Sorry, you need to enable JavaScript to visit this website.

The Air You Breathe - the Firefighter SCBA

Fire Department chiclet article type logo label

Firefighter with SCBA (Self Contained Breathing Apparatus)

   The NFPA Standards for Self-Contained Breathing Apparatus (SCBAs) already require that your department or agency have written SOGs in place for the selection, use, care, maintenance, and replacement of this most essential safety gear for firefighting. In July 2012 there was an NFPA Alert notice issued for SCBAs based on an investigation by NIOSH (1) and other agencies on the degradation of the SCBA facepiece lenses when exposed to intense heat (2). New testing standards by National Institute of Standards and Technology (NIST) have been released, and the standards have been reprinted in this issue of At the Ready with permission. To access the NIST article on the new testing standards, click here.

   The news of the upcoming release of the 2013 NFPA 1981 Standard on Open-Circuit Self-Contained Breathing Apparatus (SCBA) for Emergency Service has been discussed at great length earlier in other publications, such as Firehouse Magazine (3), at the blog (4), and at conferences this past year. At the Ready takes a look at the overall impact of the updated NFPA Standards on the small to mid-sized departments, volunteer organizations, and those who have been contemplating or needing to replace existing SCBAs. Because the NFPA Standards operate together, they should be cross checked along with any other Standards that are mentioned within each document. Updates for 2013 are being released for the following NFPA SCBA Standards referred to in this article.

1. NFPA 1981 Standard on Open-Circuit Self-Contained Breathing Apparatus (SCBA) for Emergency Services.
IMPORTANT NOTE: The 2013 edition of NFPA 1981 contains new NFPA certification standards in effect now. As of Sept. 1, 2013, standard firefighter breathing equipment cannot be certified to 2013 NFPA standards unless the facepiece lenses pass a new rigorous test developed by NIST (5).
2. NFPA 1852 Standard on Selection, Care, and Maintenance of Open-Circuit Self-Contained Breathing Apparatus
3. NFPA 1404 Standard for Fire Service Respiratory Protection Training

   As of the 2013 edition of the NFPA 1852 Standard, Selection, Care, and Maintenance of Open-Circuit Self-Contained Breathing Apparatus, in-service SCBAs must be in compliance with the NFPA 1981 Standard on Open-Circuit Self-Contained Breathing Apparatus (SCBA) for Emergency Services Standards in effect in the 1997 NFPA 1981 release (at the time of manufacture) or later (See 1852- 4 for program compliance).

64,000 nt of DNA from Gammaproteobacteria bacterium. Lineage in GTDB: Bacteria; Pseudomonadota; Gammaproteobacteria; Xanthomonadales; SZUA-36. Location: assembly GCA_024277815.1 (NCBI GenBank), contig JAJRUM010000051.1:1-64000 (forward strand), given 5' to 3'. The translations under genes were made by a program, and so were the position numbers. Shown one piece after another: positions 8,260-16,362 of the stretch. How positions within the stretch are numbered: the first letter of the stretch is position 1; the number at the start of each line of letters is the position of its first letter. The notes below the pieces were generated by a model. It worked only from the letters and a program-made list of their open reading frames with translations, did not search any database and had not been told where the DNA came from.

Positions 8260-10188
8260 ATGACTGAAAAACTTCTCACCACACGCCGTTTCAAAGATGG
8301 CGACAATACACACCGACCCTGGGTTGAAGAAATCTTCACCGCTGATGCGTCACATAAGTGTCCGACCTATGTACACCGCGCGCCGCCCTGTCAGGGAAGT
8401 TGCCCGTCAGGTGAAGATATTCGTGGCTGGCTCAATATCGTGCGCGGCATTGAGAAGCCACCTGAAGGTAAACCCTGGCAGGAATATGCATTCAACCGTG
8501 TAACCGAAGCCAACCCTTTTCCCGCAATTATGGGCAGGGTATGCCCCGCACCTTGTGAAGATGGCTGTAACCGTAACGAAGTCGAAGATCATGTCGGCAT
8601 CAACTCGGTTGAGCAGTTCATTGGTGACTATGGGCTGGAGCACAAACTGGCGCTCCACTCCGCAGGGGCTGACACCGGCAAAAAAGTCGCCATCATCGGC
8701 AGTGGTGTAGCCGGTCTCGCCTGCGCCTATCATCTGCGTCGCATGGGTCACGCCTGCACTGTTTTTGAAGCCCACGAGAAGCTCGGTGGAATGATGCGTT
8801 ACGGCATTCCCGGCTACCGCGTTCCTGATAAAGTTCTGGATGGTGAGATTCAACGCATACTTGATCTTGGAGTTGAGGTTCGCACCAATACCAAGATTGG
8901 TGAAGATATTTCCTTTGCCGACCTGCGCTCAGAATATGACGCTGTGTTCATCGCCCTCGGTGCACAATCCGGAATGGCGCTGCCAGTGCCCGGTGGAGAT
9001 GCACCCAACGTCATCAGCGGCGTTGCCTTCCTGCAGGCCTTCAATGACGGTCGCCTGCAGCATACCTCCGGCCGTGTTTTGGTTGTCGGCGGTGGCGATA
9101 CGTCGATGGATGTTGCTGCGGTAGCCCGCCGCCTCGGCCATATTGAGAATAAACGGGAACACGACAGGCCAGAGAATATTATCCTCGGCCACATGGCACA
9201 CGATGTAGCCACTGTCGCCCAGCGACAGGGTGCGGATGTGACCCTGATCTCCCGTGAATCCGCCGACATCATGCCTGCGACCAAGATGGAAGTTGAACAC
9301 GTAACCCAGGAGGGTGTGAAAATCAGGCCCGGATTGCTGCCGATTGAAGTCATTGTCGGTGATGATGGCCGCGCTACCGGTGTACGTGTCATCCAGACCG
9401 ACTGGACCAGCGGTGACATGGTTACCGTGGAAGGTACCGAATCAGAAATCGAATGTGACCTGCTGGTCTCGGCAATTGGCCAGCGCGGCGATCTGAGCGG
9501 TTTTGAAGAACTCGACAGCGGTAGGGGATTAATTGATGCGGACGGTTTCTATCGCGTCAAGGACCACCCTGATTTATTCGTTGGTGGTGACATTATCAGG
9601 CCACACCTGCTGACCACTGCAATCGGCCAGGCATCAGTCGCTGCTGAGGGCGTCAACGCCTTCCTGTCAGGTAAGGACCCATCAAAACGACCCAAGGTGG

Five SCBA manufacturers, Scott Safety, Avon Protection, MSA Fire, Draeger, and Honeywell First Responder Products have all released new SCBA designs that they expect to be compliant with the 2013 versions of NFPA 1981. As of this article, all are awaiting compliance notification. If your department purchased SCBAs that were in compliance prior to the 1997 NFPA 1981 Standard, it is time to either upgrade or retire them. Upgrades require that the SCBA must comply with the 2013 NFPA 1981 Standards. Retire means just that (6).

   In compliance with NFPA 1852, a risk assessment by the department is required for the selection process. During the risk assessment, NFPA encourages a holistic approach, and the Standard requires that “the risk assessment should include, but is not limited to expected hazards that can be encountered by the users of the SCBA based on the type of duties performed, frequency of use, the organization’s experiences, and the organization’s geographic location and climactic conditions. (7)” In areas where there have been significant changes to the type of business moving into an area, or perhaps an increased population growth with infrastructure changes (such as boom in subdivision type residential living), it may be a good idea to perform another risk assessment.